Natural differences in ultraviolet radiation affect COVID-19 emissions, but the effect is relatively small compared to protective measures such as body speed, mask wear, and quarantine, according to a new study from Harvard University.
“Understanding the potential seasons in COVID-19 release could help inform our response to pandemic in the coming months,” said Jonathan Proctor, a graduate at the Harvard Data Science Initiative and the Harvard Environmental Center. ”These findings suggest that the frequency of COVID-19 may have a seasonal pattern, spreading faster in winter when it is darker than most. summer. “
Analyzing daily COVID-19 and weather data from more than 3,000 administrative departments in more than 170 countries, Proctor, along with co-authors Peter Huybers, also at Harvard University, Tamma Carleton and Kyle Meng from the University of California Santa Barbara and Jules Cornetet at the École Normale Supérieure Paris-Saclay of France found that COVID-19 transmission through population tended to be lower in the weeks following higher UV exposure. Results were published in the Proceedings of the National Academy of Sciences.
The term COVID-19 has been a mystery since the disease first appeared a year ago, although some have suggested that UV may play a role. Related species of coronaviruses such as SARS and MERS have been found to be sensitive to UV radiation and recent laboratory studies show that UV exerts the action of SARS-CoV-2, the virus that causes COVID-19, on the surface.
But efforts to understand the impact of UV in the real world have been limited by scarce data and the difficulty of separating climate variables from other emission drivers. To test for an environmental signal within the sound of the pandemic, the team compiled and cleaned up data from statistical organizations around the world. To avoid factors that may vary across sectors, such as health care infrastructure or population density, the team examined how referrals within a particular population changed according to changes in population. sunlight, temperature, rainfall and humidity that same population saw.
“We basically question whether daily changes in population conditions affect new COVID-19 cases up to two weeks later,” Meng explained.
The researchers studied the association between UV and COVID-19 using data from the onset of pandemic and then used that relationship to simulate how seasonal changes may affect transmission. COVID-19. They found that changes in UV between winter and summer led to a 7 percent reduction in the COVID-19 growth rate on average across the Northern Hemisphere, which is about half the average daily growth rate at the onset of the pandemic. Although this research shows that COVID-19 exhibits a seasonal pattern due to changes in UV, the overall seasonality of COVID-19 remains unclear due to uncertain effects from other environmental factors such as temperature and humidity.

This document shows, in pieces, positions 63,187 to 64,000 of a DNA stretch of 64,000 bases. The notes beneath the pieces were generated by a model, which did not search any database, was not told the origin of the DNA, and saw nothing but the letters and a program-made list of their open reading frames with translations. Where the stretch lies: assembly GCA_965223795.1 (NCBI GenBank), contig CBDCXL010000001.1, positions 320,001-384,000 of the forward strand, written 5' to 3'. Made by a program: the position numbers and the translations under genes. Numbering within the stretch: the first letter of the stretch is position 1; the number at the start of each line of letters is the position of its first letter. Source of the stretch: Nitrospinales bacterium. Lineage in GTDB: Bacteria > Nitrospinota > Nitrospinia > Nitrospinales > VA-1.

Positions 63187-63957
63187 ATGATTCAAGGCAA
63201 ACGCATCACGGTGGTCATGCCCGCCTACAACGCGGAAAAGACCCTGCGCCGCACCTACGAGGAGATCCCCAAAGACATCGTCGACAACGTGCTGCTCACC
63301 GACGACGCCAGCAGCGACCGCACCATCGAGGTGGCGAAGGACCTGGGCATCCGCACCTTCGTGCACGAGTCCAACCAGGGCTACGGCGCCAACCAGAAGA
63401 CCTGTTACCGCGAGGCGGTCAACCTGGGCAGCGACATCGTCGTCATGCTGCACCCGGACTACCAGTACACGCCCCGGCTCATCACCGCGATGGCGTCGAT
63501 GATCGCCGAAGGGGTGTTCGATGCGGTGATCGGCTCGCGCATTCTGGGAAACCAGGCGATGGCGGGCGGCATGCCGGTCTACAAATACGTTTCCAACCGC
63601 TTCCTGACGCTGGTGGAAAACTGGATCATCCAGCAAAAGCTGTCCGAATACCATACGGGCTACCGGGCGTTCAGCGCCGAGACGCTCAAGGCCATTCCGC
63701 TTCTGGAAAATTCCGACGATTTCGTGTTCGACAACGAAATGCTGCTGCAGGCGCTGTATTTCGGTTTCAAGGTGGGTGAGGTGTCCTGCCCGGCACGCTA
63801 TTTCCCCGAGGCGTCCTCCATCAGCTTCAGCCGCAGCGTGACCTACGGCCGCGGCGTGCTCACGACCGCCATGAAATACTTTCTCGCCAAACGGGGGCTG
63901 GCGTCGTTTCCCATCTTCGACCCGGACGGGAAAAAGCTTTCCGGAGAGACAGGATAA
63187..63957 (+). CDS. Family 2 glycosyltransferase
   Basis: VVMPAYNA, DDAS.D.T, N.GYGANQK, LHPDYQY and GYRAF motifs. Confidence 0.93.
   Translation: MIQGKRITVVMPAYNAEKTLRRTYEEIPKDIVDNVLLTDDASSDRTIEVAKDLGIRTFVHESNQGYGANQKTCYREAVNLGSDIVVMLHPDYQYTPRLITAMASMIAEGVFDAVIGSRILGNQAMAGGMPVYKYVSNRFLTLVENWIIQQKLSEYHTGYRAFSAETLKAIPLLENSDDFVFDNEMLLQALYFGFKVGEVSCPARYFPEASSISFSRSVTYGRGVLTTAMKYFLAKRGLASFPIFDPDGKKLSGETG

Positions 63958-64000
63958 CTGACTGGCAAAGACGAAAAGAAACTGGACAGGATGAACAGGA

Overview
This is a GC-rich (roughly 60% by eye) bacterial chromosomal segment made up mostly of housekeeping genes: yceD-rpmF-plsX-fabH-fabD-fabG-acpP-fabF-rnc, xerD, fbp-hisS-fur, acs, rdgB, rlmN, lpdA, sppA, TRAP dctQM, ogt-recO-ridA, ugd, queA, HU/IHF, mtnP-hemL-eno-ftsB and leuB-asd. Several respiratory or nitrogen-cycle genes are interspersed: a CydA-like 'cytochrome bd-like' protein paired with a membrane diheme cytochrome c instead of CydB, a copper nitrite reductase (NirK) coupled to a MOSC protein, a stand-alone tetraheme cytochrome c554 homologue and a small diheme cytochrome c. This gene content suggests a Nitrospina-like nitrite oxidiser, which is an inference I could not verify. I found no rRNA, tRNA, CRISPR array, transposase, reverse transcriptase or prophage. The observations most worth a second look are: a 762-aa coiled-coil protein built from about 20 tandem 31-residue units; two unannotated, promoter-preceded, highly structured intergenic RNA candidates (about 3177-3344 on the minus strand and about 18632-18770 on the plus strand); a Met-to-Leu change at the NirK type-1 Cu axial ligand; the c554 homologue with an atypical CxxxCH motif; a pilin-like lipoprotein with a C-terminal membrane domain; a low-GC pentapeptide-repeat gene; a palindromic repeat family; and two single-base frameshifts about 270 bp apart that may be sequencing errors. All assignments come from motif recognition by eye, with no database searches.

“We’re confident about the UV effect, but this is just one piece of the full seasonal picture,” Carleton said.
The team noted that environmental impacts are just one of many factors determining the spread of COVID-19, and that the approximate effects of UV radiation in the Northern and Southern Hemispheres are a fraction of the magnitude of effects. previously evaluated anti-infection policies including quarantines and travel bans.
“As we saw in the U.S. last summer, UV exposure alone does not appear to stop the spread of the virus without strong social distance policies,” Proctor said. “Regardless of the weather, additional measures appear to be needed to significantly reduce the spread.”
The team analyzed the data in a number of ways and consistently found that the higher the UV, the lower the COVID-19 emissions, but it is not clear which method of control that effect. UV may destroy the virus on the surface or in aerosols, or people on sunny days may go out more where there is less movement. It is even possible that UV reduces the vulnerability to COVID-19 by stimulating vitamin D production and strengthening the immune system.
“There is still so much we don’t know about how environmental factors both directly and indirectly, although human behavior, affect the spread of the virus,” Huybers said. “However, a better understanding of the environmental impacts of COVID-19 may allow seasonal policies to change seasonally and may assist in informing vaccination strategies.